Dyslexia is a specific learning disability that affects an individual's ability to read, write, and spell. It is a neurological disorder that is characterized by difficulty in processing language, particularly phonemes (the smallest units of sound in a language). This can make it difficult for individuals with dyslexia to learn to read, spell, and write, even when they have been taught using traditional methods.
Dyslexia is not a problem with intelligence or motivation. Individuals with dyslexia are often just as intelligent and motivated as their peers, but they may have difficulty with language-based tasks due to the way their brains process information. Dyslexia can affect individuals of any age and any background, and it is believed to be caused by a combination of genetic and environmental factors.
The most common symptoms of dyslexia include difficulty with reading, spelling, and writing; difficulty with phonemic awareness (the ability to hear and manipulate the sounds in words); and difficulty with phonological processing (the ability to connect sounds with letters and words). Individuals with dyslexia may also have difficulty with handwriting and may be slow at reading and comprehending text. Dyslexia is typically diagnosed through a combination of standardized testing, teacher input, and information from the student and their parents.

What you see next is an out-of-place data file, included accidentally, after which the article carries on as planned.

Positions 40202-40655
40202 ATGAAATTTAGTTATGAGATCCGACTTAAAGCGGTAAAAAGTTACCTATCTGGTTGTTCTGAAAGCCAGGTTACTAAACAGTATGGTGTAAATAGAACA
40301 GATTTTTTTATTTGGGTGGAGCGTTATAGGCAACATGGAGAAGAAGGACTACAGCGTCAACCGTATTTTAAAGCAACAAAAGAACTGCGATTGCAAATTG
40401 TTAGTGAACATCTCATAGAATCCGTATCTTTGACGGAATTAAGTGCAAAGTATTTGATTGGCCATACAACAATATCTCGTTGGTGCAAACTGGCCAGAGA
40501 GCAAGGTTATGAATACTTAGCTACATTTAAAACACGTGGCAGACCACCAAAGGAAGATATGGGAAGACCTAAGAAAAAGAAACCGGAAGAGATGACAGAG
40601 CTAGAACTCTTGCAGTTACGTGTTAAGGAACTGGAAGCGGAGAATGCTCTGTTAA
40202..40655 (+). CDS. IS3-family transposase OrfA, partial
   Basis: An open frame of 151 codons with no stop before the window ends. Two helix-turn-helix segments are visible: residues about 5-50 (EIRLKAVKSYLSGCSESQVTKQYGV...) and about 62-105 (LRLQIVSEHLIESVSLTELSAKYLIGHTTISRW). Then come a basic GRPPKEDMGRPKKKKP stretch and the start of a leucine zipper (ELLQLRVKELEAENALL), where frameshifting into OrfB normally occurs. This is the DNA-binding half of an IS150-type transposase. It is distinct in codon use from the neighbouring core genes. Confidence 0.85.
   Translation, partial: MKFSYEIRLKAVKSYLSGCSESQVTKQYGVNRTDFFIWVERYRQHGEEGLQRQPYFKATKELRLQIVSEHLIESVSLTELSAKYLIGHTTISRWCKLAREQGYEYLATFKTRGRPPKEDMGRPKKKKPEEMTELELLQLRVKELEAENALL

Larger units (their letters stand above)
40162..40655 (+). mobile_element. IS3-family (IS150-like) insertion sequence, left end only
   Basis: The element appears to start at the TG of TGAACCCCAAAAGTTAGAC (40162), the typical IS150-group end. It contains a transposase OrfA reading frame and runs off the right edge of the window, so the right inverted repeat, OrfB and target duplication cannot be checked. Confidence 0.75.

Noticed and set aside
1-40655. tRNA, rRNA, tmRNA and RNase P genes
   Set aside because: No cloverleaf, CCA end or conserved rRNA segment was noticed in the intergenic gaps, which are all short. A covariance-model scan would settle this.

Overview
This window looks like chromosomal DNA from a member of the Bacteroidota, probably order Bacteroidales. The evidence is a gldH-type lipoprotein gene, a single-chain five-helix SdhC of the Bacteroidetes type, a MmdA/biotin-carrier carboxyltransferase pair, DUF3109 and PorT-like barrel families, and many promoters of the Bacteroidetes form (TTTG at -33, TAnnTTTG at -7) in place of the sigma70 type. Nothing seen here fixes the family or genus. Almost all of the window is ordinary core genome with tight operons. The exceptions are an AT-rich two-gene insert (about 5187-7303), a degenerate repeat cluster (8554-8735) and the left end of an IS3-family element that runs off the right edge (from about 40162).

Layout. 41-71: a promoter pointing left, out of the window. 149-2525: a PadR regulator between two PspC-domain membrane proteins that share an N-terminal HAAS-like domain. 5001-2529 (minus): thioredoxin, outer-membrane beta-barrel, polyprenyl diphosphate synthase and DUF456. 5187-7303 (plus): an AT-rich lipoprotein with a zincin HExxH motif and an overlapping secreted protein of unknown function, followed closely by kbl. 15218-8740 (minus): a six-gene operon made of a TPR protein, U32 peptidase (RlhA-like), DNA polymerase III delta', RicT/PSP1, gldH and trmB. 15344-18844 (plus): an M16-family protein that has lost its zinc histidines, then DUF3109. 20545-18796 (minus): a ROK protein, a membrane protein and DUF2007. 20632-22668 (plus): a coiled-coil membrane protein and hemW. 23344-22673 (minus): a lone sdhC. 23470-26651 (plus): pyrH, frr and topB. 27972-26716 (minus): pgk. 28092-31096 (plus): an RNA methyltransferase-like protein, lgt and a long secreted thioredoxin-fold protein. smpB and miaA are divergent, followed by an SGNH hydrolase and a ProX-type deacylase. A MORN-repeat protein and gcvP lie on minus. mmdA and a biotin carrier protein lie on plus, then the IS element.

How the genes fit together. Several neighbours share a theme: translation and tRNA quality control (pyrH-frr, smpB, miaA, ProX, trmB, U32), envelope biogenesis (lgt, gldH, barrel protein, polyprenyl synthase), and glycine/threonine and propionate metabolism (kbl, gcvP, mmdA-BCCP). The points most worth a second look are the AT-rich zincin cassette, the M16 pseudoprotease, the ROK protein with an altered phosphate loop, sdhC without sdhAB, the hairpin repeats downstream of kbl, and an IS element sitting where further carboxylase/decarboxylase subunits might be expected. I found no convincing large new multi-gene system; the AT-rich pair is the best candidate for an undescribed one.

How to teach students with dyslexia?
There is no one-size-fits-all approach to teaching students with dyslexia, as each student's needs and abilities may be different. However, there are some general strategies that can be effective in helping students with dyslexia learn and succeed in the classroom. These might include:
Using a multisensory approach to instruction, which incorporates visual, auditory, and kinesthetic learning modalities. For example, a teacher might use a combination of reading, writing, and hands-on activities to teach a concept. You can also use flashcards, puppets, story videos, and real objects in the classroom.
Providing explicit, systematic instruction in phonemic awareness, phonics, and vocabulary. This can help students with dyslexia learn to decode words and improve their reading skills.
Using assistive technology, such as text-to-speech software, to help students with dyslexia access and comprehend written materials. A great example of an assistive device are L-shaped cards, which students can use to frame sections of textbook pages and help focus their attention. They can use them to cover reading texts and reveal one line at a time as they read.
Providing accommodations, such as extra time on tests or assignments, or allowing students to use assistive technology, to level the playing field and help students with dyslexia demonstrate their knowledge and skills. For example, students might ‘draw’ rather than write notes.
Working closely with parents, tutors, and other specialists to provide a coordinated, comprehensive approach to supporting the student's learning.
It is important to recognize that students with dyslexia are individuals with unique strengths and challenges and to tailor instruction and support to meet their specific needs.